There was a time when Veto Lake's 160 acres of water were jam packed with activity.
The picnic shelter was always full, the shores were lined with fishermen, and it was not uncommon to see a dozen boats or more on the water during a pleasant summer day, recalled Dunham Township trustee Kenny Maze.
But not anymore. Decades of silt buildup have caused the lake's glory days to pass it by.
JASMINE ROGERS The Marietta Times
Cars pass over a weed-encrusted part of Veto Lake on Ohio 339 Friday. The lake used to be free of vegetation and area residents would like to see funding made available to restore the lake to its former glory.
"Ten years ago, there was not any vegetation on the lake. Now there's so much in it you can't even get a boat below the bridge on (Ohio) 339," said Maze, who has frequented the lake for decades.
Revitalizing the lake-dredging the silt and improving its dated dam-is one of many local environmental projects that area residents would like to see tackled.
Among other things, area residents and environmentalists said they would also like to secure grant or local funding for projects such as stabilizing area river banks, combating invasive plant species, and improving the water quality of area creeks.
About the grants
Ohio Environmental Protection Agency Surface Water Improvement Fund grants
Available for water quality improvement projects in Ohio's streams, rivers, and lakes.
Grants up to $150,000 can be awarded.
Grants are awarded for a two-year period and work must be completed in that time.
The deadline for grant applications is April 11.
Marilyn Ortt, a member of Friends of the Lower Muskingum, said that erosion along the Muskingum River has been a longtime environmental concern for the group.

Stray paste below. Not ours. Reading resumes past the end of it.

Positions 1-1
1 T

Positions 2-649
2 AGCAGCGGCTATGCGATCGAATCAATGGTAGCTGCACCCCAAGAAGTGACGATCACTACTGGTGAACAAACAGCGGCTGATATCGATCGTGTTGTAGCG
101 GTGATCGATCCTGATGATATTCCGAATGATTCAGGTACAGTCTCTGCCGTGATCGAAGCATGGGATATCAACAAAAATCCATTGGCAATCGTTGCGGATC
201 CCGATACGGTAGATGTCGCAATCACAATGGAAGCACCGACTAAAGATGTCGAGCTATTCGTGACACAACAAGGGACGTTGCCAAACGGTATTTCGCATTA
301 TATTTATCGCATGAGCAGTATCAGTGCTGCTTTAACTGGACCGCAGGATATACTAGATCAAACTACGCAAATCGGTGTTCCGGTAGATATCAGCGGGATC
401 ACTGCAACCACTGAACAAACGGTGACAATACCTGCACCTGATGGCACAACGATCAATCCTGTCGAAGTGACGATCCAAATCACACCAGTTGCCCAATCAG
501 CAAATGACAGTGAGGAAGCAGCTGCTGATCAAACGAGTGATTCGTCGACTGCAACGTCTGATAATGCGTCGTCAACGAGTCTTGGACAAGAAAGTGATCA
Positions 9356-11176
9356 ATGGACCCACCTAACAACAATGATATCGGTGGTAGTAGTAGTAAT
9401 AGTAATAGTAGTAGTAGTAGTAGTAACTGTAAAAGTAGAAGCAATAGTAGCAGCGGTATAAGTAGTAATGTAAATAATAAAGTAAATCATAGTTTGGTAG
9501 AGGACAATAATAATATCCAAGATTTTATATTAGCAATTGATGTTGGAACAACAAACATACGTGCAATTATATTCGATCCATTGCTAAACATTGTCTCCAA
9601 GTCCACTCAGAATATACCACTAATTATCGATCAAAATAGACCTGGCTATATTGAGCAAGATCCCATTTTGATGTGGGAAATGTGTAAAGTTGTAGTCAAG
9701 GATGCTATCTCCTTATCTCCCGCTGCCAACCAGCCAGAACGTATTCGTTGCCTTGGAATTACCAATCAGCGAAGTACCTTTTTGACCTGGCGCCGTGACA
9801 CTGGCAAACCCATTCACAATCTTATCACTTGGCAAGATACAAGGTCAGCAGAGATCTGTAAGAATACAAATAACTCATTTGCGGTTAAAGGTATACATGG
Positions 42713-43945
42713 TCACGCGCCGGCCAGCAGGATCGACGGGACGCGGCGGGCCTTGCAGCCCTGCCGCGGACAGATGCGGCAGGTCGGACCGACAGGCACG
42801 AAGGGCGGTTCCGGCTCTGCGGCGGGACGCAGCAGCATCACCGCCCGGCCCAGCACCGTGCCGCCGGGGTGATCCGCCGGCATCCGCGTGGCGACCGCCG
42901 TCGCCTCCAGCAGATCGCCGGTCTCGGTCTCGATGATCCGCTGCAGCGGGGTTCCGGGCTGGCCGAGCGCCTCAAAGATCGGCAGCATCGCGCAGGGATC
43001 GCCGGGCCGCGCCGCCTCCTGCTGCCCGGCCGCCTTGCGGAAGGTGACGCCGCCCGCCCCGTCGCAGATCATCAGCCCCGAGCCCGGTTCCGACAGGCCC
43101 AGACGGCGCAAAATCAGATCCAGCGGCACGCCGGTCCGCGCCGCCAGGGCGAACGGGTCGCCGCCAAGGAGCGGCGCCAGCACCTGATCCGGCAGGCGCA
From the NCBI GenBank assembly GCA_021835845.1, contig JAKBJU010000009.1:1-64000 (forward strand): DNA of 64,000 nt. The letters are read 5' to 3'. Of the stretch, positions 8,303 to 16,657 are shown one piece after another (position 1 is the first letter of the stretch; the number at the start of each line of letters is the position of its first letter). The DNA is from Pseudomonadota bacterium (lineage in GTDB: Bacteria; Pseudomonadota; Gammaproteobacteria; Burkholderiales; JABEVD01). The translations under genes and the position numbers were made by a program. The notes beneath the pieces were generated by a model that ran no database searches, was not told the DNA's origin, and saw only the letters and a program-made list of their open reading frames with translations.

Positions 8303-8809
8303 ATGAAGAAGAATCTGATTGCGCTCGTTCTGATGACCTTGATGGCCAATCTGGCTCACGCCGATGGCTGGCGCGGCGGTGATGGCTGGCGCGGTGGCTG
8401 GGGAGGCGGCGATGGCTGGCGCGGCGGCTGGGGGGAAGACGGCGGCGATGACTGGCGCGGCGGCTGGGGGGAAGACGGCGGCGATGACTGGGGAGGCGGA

"Certainly there are a lot of eroding river banks. This not only causes people to lose land, but it also puts sediment into the river which is injurious to wildlife," said Ortt.
The erosion has gotten to the point that roads near the river in Muskingum and Adams townships are in jeopardy of being lost to the river, she said.
Ortt said the Friends have funded a preliminary erosion study and are looking into possible funding sources, but noted that state and federal grants are highly competitive.
"There aren't very many grants out there right now. A lot of federal grants are gone," said Ortt.
It is possible restoring the Muskingum River banks and dredging Veto Lake are projects that would qualify for an Ohio Environmental Protection Agency Surface Water Improvement grant, the application deadlines for which are April 11.
The grants are awarded for water quality improvement projects including riparian restoration and inland lake restoration, according to a news release from the Ohio EPA.
Maze said he would like to see the Ohio Department of Natural Resources, which owns and oversees Veto Lake, apply for that or some other source of funding.
"I heard a rumor they were going to try to get a grant to dredge it," said Maze.
Calls to ODNR were not returned Friday.
Elin Jones, who is also a member of Friends of the Lower Muskingum, said that Goose Run, a creek that runs from near Washington State Community College into the Muskingum River, should also be a priority as far as environmental funding goes.
"It has a lot of E. coli...It ought to be cleaned up," she said.
The creek was tested by the Ohio EPA in the summer of 2012 and found to have an E. coli content almost 50 times higher than what a creek of its size should contain.
The creek encompasses a vast area of Marietta and is worth investing time and resources into, said Jones.
Darlene Lukshin, a community development program specialist with the Ohio State University Extension office, helps area townships and communities assess their needs and then find and apply for applicable grants.
Lukshin said currently, most of the townships are focused on projects that involve roadways.
"A lot of townships have been hurt dramatically this year with the bad weather we've had, so they've had to use a lot of their funds up early. So they now have less money available to maintain a gravel road or to chip and seal," she explained.
However, Lukshin said she is available to help communities with a wide array of grants including those for environmental and public works projects.